Kyle Petty’s charity ride stops in town
Neither autograph hounds nor the media bother former NASCAR driver and current NASCAR TV analyst, Kyle Petty.
He’s glad to make time for them, especially when it comes to helping children in Victory Junction Camp in Randleman, N.C. The camp is free for children with more than 20 chronic or life-threatening illnesses.
Petty’s annual Charity Ride Across America stopped in Grand Junction late Tuesday afternoon. The 2,500-plus mile ride started Saturday in Napa, Calif., and will finish Friday in Fort Worth, Texas.
“We’ve seen 16,000 different kids and families,” Petty told The Daily Sentinel “It puts life in perspective. You think you had a bad day. You’ve never had a bad day. We see kids 6 to 16 years old that have never ridden a horse, never been fishing or in a swimming pool. You complain about sitting in traffic. These are special kids with incredible attitudes.”
Victory Junction is a year-round camp founded by the Petty family to enrich the lives of children with chronic or life-threatening illnesses by creating experiences that are memorable, empowering and physically safe and medically sound, according to a release. The camp was founded by the Pettys to honor their late son, Adam. Since the camp opened in 2004, Petty’s Charity Ride has been the primary beneficiary.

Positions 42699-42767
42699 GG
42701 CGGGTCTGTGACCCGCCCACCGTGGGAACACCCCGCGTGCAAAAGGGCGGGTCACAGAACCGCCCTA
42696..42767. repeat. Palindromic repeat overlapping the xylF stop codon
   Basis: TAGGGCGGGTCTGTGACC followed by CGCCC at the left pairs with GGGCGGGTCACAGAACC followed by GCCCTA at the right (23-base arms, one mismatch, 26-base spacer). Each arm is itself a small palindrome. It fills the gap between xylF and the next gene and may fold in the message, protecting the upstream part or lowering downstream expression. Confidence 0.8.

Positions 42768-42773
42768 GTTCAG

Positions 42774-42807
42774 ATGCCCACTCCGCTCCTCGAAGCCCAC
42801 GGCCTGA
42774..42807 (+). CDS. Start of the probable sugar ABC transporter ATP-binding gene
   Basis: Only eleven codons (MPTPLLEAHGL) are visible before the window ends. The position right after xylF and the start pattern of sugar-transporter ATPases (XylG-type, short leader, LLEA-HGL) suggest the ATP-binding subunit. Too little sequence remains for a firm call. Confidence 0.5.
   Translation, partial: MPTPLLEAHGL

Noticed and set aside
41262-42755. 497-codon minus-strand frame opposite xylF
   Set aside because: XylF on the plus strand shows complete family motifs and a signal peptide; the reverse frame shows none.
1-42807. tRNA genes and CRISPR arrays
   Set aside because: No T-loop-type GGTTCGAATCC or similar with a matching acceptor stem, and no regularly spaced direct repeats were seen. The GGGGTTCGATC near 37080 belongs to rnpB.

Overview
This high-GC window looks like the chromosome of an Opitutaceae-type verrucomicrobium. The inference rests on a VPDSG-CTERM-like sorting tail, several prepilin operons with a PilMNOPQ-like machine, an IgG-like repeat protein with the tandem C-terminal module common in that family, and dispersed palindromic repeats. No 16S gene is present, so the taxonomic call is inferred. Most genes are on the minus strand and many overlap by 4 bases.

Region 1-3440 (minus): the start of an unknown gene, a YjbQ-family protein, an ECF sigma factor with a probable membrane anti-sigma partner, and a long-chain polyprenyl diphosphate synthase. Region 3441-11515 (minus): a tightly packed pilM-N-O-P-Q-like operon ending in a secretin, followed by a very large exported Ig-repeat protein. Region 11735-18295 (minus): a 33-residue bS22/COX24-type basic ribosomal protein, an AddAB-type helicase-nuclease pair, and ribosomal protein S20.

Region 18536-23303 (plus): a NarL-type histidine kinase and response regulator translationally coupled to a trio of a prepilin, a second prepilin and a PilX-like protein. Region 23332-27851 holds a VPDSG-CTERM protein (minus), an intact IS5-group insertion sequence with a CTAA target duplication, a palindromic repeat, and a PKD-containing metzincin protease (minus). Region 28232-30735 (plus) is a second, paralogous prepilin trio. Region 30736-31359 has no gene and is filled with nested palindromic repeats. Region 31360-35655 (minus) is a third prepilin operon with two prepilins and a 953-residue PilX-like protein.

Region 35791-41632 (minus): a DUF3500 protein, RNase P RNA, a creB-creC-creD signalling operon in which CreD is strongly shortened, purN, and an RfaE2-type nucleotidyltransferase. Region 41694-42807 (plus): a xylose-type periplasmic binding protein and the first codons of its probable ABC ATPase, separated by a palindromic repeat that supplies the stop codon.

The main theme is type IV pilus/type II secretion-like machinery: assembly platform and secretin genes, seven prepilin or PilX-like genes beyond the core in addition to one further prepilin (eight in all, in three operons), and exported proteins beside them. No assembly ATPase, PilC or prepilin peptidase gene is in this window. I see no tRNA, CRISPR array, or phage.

Petty’s Charity Ride has donated more than $14.5 million to Victory Junction.
Petty started the charity ride 18 years ago with roughly 35 riders, raising $35,000. It raises close to one million dollars each year, he said.
“People know who we are now,” Petty said. “It used to be know one knew and no one cared.”
The Charity Ride is made possible by several sponsors, but Petty said they welcome donations from the public. All the riders make a donation to participate in the ride. There are more than 200 riders this year, Petty said.
Petty received a donation from a group of veterans when the arrived in Grand Junction on Tuesday.
For more information visit http://www.kylepettycharityride.com.
The charity ride is going to Albuquerque, N.M., today via Red Mountain Pass on the way to Durango.
“It’s been a great ride,” Petty said. “It never gets old. We’d do six or seven of these a year if we could.”